## Book I. Propositions 13-14Problems 1. a) State the hypothesis of Proposition 13. To see the answer, pass your mouse over the colored area. A straight line that stands on another straight line makes two angles. 1. b) State its conclusion. Either it makes two right angles, or it makes angles that together are equal to two right angles. 1. c) On which prior proposition does Proposition 13 depend? 1. d) Practice Proposition 13. 2. a) State the hypothesis of Proposition 14. Two straight lines are on opposite sides of a given straight line, and, meeting at one point of that line they make the adjacent angles equal to two right angles. 2. b) State its conclusion. Those two straight lines are in a straight line with one another. 2. c) Practice Proposition 14. 3. a) State a partial converse of Proposition 14. If two straight lines are on opposite sides of a given straight line, and are in a straight line with one another, then the adjacent angles that are made are equal to two right angles. 3. b) Prove that partial converse. It follows from Proposition 13. 4. Prove: Since all right angles are equal to one another (Postulate 4), then all angles equal to two right angles — a straight angle — will equal other angles equal to two right angles. 5. AB, CD are straight lines that intersect at the point E. 3. a) Name two straight angles. Angles AEB and DEC. 5. b) Name two angles that are supplements of angle AED. Angles AEC and DEB. 5. c) Prove that those two angles are equal. That is prove: Angles that are supplements of the same angle are equal to one another. [Hint: Axiom 3.] The straight angle AEB is equal to the straight angle DEC. From each of those equals take away angle AED. Then what remains will be equal: Angle DEB (what remains from AEB) will equal angle AEC (what remains from DEC). 6. ABCD is a straight line, and triangle BEC is isosceles, with EB equal to EC. Prove that angle EBA is equal to angle ECD.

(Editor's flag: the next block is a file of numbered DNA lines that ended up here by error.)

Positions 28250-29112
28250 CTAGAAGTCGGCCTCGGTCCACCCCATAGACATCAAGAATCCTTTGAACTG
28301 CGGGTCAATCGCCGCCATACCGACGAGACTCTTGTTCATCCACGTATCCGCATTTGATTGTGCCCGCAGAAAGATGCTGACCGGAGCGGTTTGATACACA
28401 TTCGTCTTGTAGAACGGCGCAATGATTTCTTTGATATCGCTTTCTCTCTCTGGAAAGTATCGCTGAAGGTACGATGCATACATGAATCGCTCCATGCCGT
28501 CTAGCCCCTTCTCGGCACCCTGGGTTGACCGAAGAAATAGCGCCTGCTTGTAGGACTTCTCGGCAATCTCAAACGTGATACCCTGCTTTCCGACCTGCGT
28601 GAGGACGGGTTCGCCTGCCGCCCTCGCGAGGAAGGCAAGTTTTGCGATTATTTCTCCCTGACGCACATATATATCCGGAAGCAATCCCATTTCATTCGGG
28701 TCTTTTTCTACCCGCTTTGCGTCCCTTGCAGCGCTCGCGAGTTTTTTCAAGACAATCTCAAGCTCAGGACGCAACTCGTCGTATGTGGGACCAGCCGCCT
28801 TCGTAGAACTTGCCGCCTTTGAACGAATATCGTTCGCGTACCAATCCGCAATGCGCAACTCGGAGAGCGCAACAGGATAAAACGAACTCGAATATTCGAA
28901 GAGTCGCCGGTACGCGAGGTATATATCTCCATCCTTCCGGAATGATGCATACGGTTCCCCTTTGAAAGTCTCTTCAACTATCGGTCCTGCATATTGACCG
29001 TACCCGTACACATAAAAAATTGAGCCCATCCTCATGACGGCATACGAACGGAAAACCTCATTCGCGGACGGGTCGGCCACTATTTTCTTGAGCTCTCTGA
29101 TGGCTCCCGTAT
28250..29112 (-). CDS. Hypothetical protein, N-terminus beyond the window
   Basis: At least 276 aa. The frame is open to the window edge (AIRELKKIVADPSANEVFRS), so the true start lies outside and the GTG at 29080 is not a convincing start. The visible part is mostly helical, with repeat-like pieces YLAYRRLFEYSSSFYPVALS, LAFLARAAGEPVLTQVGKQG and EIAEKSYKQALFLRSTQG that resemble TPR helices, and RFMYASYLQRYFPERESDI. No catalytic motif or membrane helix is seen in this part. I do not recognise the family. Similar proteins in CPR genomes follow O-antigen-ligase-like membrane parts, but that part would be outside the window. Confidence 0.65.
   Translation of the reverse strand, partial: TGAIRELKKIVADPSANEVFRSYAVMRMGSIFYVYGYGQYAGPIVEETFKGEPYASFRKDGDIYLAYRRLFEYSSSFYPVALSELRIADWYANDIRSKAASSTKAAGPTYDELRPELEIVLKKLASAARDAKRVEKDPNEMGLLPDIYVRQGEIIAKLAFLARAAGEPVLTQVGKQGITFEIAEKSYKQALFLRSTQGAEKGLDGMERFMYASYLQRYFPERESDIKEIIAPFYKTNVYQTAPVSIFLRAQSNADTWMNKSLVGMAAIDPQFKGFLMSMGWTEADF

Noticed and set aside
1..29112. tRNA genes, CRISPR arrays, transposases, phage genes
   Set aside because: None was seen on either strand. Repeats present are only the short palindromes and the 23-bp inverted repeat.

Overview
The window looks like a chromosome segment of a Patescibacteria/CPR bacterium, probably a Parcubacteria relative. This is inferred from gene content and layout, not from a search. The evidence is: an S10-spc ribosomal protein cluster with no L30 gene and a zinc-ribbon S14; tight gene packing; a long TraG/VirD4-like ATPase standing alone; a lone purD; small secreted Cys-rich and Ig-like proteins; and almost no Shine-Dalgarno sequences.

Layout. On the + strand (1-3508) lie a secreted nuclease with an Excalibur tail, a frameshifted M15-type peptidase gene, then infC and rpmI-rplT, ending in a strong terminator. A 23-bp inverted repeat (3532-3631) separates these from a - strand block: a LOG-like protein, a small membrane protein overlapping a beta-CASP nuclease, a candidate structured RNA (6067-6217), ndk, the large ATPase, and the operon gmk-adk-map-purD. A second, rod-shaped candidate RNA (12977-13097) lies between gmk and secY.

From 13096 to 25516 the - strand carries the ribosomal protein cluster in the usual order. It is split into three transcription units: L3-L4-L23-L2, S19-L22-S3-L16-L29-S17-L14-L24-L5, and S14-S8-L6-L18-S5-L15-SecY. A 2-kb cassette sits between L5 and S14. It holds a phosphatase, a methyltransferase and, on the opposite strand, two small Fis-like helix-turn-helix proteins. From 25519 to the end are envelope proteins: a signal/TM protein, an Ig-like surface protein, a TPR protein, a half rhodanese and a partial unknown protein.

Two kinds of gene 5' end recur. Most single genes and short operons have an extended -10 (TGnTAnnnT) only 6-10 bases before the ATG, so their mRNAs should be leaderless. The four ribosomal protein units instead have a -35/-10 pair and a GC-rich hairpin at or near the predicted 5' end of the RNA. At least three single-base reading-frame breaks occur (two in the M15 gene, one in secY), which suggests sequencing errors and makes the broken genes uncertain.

Angles EBA, EBC are equal to two right angles; This effectively proves:
Table of Contents | Introduction | Home Please make a donation to keep TheMathPage online. Copyright © 2014 Lawrence Spector Questions or comments? E-mail: themathpage@nyc.rr.com |